Issues such as sovereignty vital, expert says in highlighting common interests
A Chinese scholar has expressed the hope that the United States will pay more heed to China's concerns, especially on matters relating to territorial integrity and national sovereignty.
Wang Jisi, president of the Institute of International and Strategic Studies at Peking University, made the comments last week at an event called "A Beijinger in Washington", which was held by the Center for Strategic and International Studies, or CSIS, a think tank in Washington.
Scott Kennedy, a senior adviser and trustee chair in Chinese business and economics at the CSIS, asked Wang for his views on a document issued by the administration of U.S. President Joe Biden on the country's strategy for the Indo-Pacific region.
According to the document, issued on Feb 11, the strategic objective of the U.S. "is not to change the PRC but to shape the strategic environment in which it operates, building a balance of influence in the world that is maximally favorable to the United States, our allies and partners, and the interests and values we share."
Wang said the paper shows that the Biden administration no longer expects there will be a change in China's domestic structure. He said the "rules-based international order" is interpreted differently by the U.S. and China, and the differing interpretations have led to competition between them.
"We emphasize more international rules like the United Nations Charter, with respect for sovereignty and territorial integrity," he said. "Chinese are critical of the American position over the Indo-Pacific regional strategy because China's strategic interests are not taken very seriously."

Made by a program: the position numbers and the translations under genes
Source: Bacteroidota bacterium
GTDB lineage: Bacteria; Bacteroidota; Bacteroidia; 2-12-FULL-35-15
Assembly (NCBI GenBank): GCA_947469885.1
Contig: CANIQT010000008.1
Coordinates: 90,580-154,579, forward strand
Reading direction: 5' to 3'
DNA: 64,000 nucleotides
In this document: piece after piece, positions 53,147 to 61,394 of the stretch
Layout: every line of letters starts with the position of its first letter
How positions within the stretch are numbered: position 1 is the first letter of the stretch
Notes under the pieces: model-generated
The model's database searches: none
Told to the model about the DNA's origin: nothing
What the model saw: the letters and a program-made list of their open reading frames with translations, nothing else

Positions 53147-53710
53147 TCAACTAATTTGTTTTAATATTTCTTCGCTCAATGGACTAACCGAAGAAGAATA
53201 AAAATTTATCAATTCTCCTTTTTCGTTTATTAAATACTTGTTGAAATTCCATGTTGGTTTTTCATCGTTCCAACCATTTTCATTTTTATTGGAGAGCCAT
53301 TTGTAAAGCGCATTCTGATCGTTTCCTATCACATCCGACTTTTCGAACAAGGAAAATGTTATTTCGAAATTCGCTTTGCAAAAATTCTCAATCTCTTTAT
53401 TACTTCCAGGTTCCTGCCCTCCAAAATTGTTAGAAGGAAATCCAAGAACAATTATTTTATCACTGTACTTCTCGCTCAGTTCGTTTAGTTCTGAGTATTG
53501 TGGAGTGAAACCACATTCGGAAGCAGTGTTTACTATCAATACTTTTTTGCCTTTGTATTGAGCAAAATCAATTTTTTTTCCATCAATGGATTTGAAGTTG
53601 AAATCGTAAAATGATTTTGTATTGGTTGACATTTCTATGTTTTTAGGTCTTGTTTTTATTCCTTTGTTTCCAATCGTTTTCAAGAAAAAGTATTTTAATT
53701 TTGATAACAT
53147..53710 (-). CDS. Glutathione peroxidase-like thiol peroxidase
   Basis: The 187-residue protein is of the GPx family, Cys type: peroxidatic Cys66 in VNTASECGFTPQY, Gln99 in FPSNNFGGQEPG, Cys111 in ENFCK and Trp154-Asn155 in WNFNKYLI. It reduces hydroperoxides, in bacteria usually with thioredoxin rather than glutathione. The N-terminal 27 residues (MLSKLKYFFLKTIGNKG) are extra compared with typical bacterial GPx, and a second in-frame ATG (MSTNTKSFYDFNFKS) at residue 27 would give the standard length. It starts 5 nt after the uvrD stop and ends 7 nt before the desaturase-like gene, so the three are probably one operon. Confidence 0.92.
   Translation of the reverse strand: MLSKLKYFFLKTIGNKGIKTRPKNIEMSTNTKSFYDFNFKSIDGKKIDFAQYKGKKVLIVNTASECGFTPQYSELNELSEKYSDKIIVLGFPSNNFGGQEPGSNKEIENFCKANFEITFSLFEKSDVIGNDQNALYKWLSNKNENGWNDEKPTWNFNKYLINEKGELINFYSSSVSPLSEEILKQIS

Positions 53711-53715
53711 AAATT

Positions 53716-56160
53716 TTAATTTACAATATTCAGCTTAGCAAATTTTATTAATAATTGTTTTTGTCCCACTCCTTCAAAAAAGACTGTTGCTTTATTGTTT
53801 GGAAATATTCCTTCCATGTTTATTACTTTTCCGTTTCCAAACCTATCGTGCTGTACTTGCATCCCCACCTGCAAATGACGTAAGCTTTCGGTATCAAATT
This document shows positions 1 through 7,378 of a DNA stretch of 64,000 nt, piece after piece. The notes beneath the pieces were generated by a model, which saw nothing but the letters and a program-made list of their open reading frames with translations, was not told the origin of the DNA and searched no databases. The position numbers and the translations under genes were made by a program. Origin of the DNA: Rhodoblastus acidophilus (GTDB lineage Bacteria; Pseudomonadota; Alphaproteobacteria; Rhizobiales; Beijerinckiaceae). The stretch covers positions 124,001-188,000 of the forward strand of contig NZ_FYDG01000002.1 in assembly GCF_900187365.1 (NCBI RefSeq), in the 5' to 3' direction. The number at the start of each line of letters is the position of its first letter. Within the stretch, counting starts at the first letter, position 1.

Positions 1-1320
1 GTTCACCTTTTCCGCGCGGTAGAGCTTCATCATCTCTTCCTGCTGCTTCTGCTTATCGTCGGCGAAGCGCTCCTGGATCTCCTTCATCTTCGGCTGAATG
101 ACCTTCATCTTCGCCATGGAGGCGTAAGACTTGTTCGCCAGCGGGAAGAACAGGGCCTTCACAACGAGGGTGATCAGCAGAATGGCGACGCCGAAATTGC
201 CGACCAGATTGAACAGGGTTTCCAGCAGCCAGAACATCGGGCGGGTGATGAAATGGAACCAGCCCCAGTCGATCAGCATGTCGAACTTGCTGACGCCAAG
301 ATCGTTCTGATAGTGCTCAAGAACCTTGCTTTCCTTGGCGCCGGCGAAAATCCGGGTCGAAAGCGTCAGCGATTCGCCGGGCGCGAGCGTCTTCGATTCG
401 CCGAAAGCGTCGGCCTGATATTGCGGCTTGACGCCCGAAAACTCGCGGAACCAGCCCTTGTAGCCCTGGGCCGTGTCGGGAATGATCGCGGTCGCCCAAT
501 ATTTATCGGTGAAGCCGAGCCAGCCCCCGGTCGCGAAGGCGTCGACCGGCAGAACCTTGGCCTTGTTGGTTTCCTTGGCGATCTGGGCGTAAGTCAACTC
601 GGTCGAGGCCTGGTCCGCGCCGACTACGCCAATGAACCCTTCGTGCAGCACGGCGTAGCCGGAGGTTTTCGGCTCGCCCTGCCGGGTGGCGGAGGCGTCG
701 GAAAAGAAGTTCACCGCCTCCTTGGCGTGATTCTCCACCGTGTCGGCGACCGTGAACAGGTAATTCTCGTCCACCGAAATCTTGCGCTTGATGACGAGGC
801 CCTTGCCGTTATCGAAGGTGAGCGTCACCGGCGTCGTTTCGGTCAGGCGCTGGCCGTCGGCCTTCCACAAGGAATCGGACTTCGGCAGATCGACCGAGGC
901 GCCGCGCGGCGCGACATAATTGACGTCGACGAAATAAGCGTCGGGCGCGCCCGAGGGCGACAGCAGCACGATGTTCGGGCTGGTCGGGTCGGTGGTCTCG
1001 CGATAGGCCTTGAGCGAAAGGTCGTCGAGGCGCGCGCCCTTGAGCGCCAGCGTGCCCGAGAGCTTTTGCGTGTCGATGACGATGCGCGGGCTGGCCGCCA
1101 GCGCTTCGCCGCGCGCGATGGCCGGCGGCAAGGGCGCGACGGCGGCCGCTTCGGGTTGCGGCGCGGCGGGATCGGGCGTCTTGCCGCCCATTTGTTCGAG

With attention to the 50th anniversary of former U.S. president Richard Nixon's visit to China and the signing of the Shanghai Communique, Wang gave his thoughts on the visit and on the Taiwan question.
Wang stressed that unlike the "secret diplomacy" around the visit, modern technology, especially telecommunications, has made today a different situation to improve U.S.-China relations.
"Very much today we are influenced by domestic factors in the U.S.-China relations, a variety of interest groups, multiple dimensions are involved, and the situation is very complicated," he said. "So, when you think about the old days, we could be somewhat nostalgic. But there is no way for us to go back to the old days."
On Taiwan, Wang said: "We are still in favor of peaceful unification with Taiwan. War is the last solution," he said. "But before an all-out war and peaceful settlement, there are a lot of things we can do."
Wang said he could "recite word by word" what was said at the time in the Shanghai Communique. As he recalls, "The United States acknowledges the Chinese position that all Chinese across the Taiwan Straits think there is only one China, and Taiwan is part of China; the United States does not challenge that position."
Wang disagrees with suggestions that the essence of that has changed dramatically, but concedes "there are some changes". Some people in the United States favor more contact with Taiwan, some even think that the U.S. should recognize the so-called independence of Taiwan, he said, and "that would be dangerous".
At the event, Wang touched on the issue of whether China and the U.S. can build trust in each other.
"Mutual distrust is there, and this is a new reality not only between China and the United States but also in international relations at large," he said.
At the event, Wang and Kennedy said the past two years have presented an opportunity for U.S. and Chinese scholars to exchange their views, against the backdrop of the pandemic and the deterioration in relations between the two countries.
"I hope our exchange program marks the beginning of the restoration of academic exchanges between the two sides," said Wang, and he hopes that the prospect of more visits will mark stabilization or improvement in U.S.-China relations.
"I wholeheartedly agree, whether we're competing or cooperating, we've got to understand each other," Kennedy said in response.